The original Hebrew word in question is וְיִרְדּוּ stemming from the root רדה meaning to oppress or subjugate. Literally understood as to come down upon. Some evangelical Christians have also been critical, viewing a human-centred worldview, rather than a Christ-centred or God-centred worldview, as a core societal problem. According to this viewpoint, humanity placing its own desires ahead of the teachings of the Bible leads to rampant selfishness and behaviour viewed as sinful.

Human rights

Anthropocentrism is the grounding for some naturalistic concepts of human rights. Defenders of anthropocentrism argue that it is the necessary fundamental premise to defend universal human rights, since what matters morally is simply being human. For example, noted philosopher Mortimer J. Adler wrote, "Those who oppose injurious discrimination on the moral ground that all human beings, being equal in their humanity, should be treated equally in all those respects that concern their common humanity, would have no solid basis in fact to support their normative principle." Adler is stating here, that denying what is now called human exceptionalism could lead to tyranny, writing that if we ever came to believe that humans do not possess a unique moral status, the intellectual foundation of our liberties collapses: "Why, then, should not groups of superior men be able to justify their enslavement, exploitation, or even genocide of inferior human groups on factual and moral grounds akin to those we now rely on to justify our treatment of the animals we harness as beasts of burden, that we butcher for food and clothing, or that we destroy as disease-bearing pests or as dangerous predators?"[18]

Author and anthropocentrism defender Wesley J. Smith from the Discovery Institute has written that human exceptionalism is what gives rise to human duties to each other, the natural world, and to treat animals humanely. Writing in A Rat is a Pig is a Dog is a Boy, a critique of animal rights ideology, "Because we are unquestionably a unique species--the only species capable of even contemplating ethical issues and assuming responsibilities--we uniquely are capable of apprehending the difference between right and wrong, good and evil, proper and improper conduct toward animals. Or to put it more succinctly if being human isn't what requires us to treat animals humanely, what in the world does?"[19]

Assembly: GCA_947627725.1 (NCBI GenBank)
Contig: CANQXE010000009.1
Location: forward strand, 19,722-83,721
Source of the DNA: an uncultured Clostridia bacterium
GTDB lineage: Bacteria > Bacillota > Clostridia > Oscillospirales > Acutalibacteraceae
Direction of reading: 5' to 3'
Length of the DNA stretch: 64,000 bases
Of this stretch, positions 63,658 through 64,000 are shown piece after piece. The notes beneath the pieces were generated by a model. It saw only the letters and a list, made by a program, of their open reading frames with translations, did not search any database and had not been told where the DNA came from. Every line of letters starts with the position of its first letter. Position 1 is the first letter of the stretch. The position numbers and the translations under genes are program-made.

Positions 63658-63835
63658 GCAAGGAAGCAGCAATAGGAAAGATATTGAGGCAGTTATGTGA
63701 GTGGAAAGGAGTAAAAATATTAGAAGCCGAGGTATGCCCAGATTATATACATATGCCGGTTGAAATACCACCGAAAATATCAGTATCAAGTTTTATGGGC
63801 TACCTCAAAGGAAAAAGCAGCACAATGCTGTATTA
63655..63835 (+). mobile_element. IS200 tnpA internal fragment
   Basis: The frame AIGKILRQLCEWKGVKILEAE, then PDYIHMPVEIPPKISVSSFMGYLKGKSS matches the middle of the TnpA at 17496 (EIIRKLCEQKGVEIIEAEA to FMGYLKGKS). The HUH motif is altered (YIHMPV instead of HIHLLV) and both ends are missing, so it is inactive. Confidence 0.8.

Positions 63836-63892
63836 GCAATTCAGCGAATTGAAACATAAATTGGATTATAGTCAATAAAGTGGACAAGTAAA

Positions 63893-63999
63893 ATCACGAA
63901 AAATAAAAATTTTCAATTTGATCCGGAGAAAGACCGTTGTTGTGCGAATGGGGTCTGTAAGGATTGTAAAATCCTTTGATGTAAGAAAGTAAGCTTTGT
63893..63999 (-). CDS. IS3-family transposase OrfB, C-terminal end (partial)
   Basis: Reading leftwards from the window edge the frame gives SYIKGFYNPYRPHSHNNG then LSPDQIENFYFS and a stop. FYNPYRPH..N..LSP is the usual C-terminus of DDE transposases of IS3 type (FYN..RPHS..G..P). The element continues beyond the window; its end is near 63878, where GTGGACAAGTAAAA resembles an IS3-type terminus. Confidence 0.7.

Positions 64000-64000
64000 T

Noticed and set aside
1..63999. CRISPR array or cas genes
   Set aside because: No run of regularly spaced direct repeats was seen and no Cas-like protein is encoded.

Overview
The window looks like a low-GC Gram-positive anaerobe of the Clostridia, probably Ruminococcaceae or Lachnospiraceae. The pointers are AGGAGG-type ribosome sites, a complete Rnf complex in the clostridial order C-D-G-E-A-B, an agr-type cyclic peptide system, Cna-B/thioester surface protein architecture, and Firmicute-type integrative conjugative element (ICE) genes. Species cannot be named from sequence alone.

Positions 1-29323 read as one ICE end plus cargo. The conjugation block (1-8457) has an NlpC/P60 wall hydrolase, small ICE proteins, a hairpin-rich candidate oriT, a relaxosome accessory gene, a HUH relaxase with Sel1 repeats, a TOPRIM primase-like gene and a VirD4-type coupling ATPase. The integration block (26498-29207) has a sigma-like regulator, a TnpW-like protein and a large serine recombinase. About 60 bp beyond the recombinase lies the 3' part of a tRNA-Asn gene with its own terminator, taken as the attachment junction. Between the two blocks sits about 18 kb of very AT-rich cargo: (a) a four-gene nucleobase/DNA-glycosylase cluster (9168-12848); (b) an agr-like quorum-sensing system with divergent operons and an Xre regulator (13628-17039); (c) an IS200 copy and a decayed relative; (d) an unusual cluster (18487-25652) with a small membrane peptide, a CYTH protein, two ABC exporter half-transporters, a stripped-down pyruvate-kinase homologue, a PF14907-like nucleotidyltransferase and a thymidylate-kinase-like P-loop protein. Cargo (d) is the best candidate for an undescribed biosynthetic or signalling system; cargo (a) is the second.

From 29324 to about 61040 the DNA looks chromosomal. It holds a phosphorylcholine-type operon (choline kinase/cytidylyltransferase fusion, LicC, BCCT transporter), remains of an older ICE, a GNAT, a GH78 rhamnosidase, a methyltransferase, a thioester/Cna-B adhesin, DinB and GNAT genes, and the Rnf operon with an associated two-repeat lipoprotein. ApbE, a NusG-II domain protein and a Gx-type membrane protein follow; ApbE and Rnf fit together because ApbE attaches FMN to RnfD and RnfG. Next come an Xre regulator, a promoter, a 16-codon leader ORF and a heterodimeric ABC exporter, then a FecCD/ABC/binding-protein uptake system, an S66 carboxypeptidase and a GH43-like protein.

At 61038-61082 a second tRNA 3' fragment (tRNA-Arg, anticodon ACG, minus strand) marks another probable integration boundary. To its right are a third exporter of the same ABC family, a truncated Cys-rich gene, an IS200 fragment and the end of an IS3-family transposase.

Critics counter that anthropocentrism has contributed to speciesism and bioconservatism at the expense of the natural environment, animal rights, and individual rights.[20]

In fiction

In science-fiction, humanocentrism is the idea that humans, as both beings and a species, are the superior sentients. Essentially the equivalent of race supremacy on a galactic scale, it entails intolerant discrimination against sentient non-humans, much like race supremacists discriminate against those not of their race. This idea is countered by anti-humanism. At times, this ideal also includes fear of and superiority over strong AIs and cyborgs, downplaying the ideas of integration, cybernetic revolts, machine rule and Tilden's Laws of Robotics.

Origins

Some secular proponents of human exceptionalism point to evidence of unusual rapid evolution of the brain and the emergence of exceptional aptitudes. As one commentator put it, "Over the course of human history, we have been successful in cultivating our faculties, shaping our development, and impacting upon the wider world in a deliberate fashion, quite distinct from evolutionary processes".[21]

Mark Twain mocked the belief in human supremacy in Letters from the Earth.[22]

The 2012 documentary The Superior Human? systematically analyzes anthropocentrism and concludes that value is fundamentally an opinion, and since life forms naturally value their own traits, most humans are misled to believe that they are actually more valuable than other species. This natural bias, combined with a received sense of comfort and an excuse for exploitation of non-humans cause anthropocentrism to remain in society.[23] [24] [25]

See also

Further reading

  • Bertalanffy, General System Theory (1993): 239-48
  • Boddice, Rob (ed), Anthropocentrism: Humans, Animals, Environments (Leiden and Boston, Brill: 2011)
  • The Historical Roots of Our Ecologic Crisis", Science, Vol 155 (Number 3767), March 10, 1967, pp 1203–1207
  • Chew, Sing C. "Ecology in Command"
  • Chew, Sing C. "Ecological Futures"

References